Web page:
14. I'll say it again, 300 watts rms thru at least a 2x10 is what I'd play thru at a minimum.
  15. FromTheBassMent

    FromTheBassMent Those who can, play bass. Supporting Member

    Jan 19, 2010
    Providence, RI
    I play a lot of local gigs, and my band's lineup is acoustic guitar, a guy who switches between acoustic guitar, electric guitar and mandolin, a guy who plays a Zendrum (over-the-shoulder drum kit with a volume control... praise the Lord!), and me. We are not a loud band, as our focus is on our vocal harmonies.

    I play a 300 watt Markbass combo for our small venue gigs, and add an 8-ohm cabinet when we're in bigger rooms, giving me 500 watts. I cannot imagine playing a gig in anything other than a small coffee house with less than 300 watts. Sure, you can push a 100 watt amp to its limits and pray it doesn't start farting out on you, but what gives you confidence in these situations is HEADROOM. Especially with a solid state amp, the last thing you want to be doing is pushing its upper limits and find out you don't have enough volume, because then when you goose it a little more you end up clipping, and then it's all over... you're gonna sound like a wet Godzilla fart.

    After 30+ years of playing out, I cannot overemphasize the need to have more power than you think you need. If you can fill the room you're playing (and be heard at an even level with everyone else) with your amp running 40-50% of its capacity, you are golden.

    Just a little advice from an old fart who doesn't like his amp to sound like a fart.

  16. will33


    May 22, 2006
    Take it from someone who's played plenty of small bars where your smallish/medium size bass rig is what your audience is hearing.

    If you want to go the combo route, you have to get the highest power rated combo from whatever company. Anything less won't do it....it may "get the job done" but will be straining and working at its limits and not sound as good as it could. Yorkville either makes or used to make a nice one.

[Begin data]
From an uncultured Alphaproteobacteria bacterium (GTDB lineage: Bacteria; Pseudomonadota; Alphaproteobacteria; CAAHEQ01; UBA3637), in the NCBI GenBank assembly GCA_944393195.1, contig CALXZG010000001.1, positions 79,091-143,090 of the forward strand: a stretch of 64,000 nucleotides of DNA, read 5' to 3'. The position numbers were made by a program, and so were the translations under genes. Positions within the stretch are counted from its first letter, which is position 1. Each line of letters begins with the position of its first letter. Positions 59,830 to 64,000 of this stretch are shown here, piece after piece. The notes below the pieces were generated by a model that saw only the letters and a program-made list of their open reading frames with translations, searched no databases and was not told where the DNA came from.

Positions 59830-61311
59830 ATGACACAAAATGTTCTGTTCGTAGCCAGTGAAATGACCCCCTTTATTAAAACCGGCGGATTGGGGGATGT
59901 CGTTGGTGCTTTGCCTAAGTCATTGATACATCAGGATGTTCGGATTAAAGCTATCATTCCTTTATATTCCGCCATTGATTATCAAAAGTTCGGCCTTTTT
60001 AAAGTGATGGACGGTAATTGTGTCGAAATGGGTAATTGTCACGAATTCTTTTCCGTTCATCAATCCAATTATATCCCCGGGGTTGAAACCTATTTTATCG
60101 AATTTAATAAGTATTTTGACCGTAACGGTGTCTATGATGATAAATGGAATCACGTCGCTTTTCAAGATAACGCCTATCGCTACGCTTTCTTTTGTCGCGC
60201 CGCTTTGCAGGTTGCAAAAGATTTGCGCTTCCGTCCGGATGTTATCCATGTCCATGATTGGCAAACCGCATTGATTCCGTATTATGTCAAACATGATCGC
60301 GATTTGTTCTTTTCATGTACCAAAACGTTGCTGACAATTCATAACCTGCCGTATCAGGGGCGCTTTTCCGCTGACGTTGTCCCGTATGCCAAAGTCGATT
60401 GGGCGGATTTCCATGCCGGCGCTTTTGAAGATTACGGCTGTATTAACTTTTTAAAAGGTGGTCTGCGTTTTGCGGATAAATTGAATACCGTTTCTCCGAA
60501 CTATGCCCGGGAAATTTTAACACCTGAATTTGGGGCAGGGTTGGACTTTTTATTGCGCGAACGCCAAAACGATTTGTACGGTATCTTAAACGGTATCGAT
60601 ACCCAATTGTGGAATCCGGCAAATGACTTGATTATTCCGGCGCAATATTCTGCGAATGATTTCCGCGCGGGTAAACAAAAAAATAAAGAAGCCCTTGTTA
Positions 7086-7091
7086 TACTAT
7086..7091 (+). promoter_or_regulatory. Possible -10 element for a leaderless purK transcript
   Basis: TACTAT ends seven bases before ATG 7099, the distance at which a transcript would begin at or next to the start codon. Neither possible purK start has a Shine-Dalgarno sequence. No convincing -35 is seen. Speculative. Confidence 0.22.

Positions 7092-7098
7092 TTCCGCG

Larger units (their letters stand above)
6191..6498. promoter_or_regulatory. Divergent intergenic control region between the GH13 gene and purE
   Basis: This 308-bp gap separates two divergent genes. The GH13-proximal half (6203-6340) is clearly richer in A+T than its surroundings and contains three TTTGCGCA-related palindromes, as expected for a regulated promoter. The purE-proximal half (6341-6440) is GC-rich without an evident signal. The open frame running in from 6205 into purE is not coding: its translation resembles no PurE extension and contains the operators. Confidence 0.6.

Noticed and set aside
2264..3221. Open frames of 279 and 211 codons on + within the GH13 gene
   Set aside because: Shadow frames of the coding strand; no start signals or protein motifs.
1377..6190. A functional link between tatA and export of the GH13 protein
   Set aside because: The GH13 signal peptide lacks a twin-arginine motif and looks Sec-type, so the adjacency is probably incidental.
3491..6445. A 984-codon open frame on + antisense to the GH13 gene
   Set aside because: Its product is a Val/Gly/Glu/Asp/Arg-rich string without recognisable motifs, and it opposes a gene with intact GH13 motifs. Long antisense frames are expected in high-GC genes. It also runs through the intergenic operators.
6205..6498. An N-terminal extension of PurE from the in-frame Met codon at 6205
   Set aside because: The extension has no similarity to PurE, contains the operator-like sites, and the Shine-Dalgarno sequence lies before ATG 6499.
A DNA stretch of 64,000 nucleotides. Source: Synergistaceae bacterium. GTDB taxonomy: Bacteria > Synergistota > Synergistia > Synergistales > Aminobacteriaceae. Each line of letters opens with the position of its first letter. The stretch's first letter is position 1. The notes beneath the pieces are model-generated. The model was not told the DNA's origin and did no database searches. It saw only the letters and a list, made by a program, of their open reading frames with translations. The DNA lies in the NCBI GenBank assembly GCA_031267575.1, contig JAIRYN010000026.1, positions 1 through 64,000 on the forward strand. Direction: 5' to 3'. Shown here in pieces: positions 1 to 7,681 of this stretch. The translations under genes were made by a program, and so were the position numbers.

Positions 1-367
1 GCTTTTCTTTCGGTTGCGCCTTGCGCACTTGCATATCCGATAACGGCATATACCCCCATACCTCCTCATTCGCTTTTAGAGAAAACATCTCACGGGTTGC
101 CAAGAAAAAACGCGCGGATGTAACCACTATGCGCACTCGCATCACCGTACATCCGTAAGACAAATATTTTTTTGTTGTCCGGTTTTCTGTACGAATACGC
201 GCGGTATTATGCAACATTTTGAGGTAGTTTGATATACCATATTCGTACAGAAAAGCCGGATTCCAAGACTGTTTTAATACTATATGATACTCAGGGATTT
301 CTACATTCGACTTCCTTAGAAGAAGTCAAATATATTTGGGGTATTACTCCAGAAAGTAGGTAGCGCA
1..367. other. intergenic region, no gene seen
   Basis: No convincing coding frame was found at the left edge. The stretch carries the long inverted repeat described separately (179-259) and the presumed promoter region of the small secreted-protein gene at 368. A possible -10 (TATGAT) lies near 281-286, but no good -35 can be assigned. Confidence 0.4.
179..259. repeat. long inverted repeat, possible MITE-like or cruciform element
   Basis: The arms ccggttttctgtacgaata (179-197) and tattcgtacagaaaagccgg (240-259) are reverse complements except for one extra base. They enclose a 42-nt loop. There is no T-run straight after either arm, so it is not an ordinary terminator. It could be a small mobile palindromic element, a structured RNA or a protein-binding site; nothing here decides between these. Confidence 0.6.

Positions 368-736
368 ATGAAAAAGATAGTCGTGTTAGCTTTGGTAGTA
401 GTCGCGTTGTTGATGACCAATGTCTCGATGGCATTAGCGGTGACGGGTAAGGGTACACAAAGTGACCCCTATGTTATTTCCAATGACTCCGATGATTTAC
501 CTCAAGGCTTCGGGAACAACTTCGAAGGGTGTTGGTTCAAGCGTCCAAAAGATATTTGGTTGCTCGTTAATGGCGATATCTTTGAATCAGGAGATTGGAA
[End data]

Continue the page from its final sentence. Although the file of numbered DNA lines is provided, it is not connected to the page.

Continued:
You want a 15" speaker with decent excursion (can take some power applied to it before it starts to distort and make "farty" noises) and something that has close to 200 watts at 8ohms , that means looking at stuff that is rated 300-400 watts as that's usually a 4ohm rating.

    This can be had fairly easy and pretty cheap nowdays as a separate amp and cabinet, in a combo though, you have to get the biggest one. That usually means something that is cumbersome or hard to fit in some vehicles as it is and all-in-one bigger/heavier box. That's down to whatever you think is easy to get around with and sounds good.

    The best sounding 115 combo I've heard in a long time was a Yorkville Ysomething 200 or 400 watt rated bass 115 combo. Nice tone, responsive to eq and powerful enough/loud enough to handle bar gigs like that, not all that heavy either and about as big as a 212 bass cab, could slide in the backseat of a smallish car if you laid it on its back.
  17. FromTheBassMent

    FromTheBassMent Those who can, play bass. Supporting Member

    Jan 19, 2010
    Providence, RI
    The Markbass Jeff Berlin Signature combo is 300/500 into a single 15", weighs 45 lbs and will fit on the front passenger seat of your Smart Car. Oh yeah, and it sounds brilliant. Add an 8 ohm 1x15 extension cabinet and you could blow the windows out of your average pub.
  18. If you're looking for a rig under a thousand dollars, you should also be looking in the used market. You can get some really good deals on equipment that's more towards the professional range and still stay under the $1000 mark.
  19. guroove


    Oct 13, 2009
    Buffalo, NY
    The new acoustic amps are a great value, but sound like dick, in my opinion. Don't get me wrong, though. I own two of them, mostly because I am too poor to afford much better, and I don't care to obsess over tone anymore. Also, I have an ampeg b-25 for those gigs where tone is more important than portability.
  20. kraigo


    Jun 21, 2007
    Minneapolis, MN
    FWIW, I think bassists have the worst financial barrier to entry of any instrument. You can get a set of drums (might not sound great, but passable) for less and a guitar/guitar amp (might not sound great, but passable) for less, but getting a bass and bass amp that can keep up with the cheap drums and cheap guitar rig will cost you a lot more. Things only start to even out when you get into the higher end semi-pro market.


Share This Page

  1. This site uses cookies to help personalise content, tailor your experience and to keep you logged in if you register.
    By continuing to use this site, you are consenting to our use of cookies.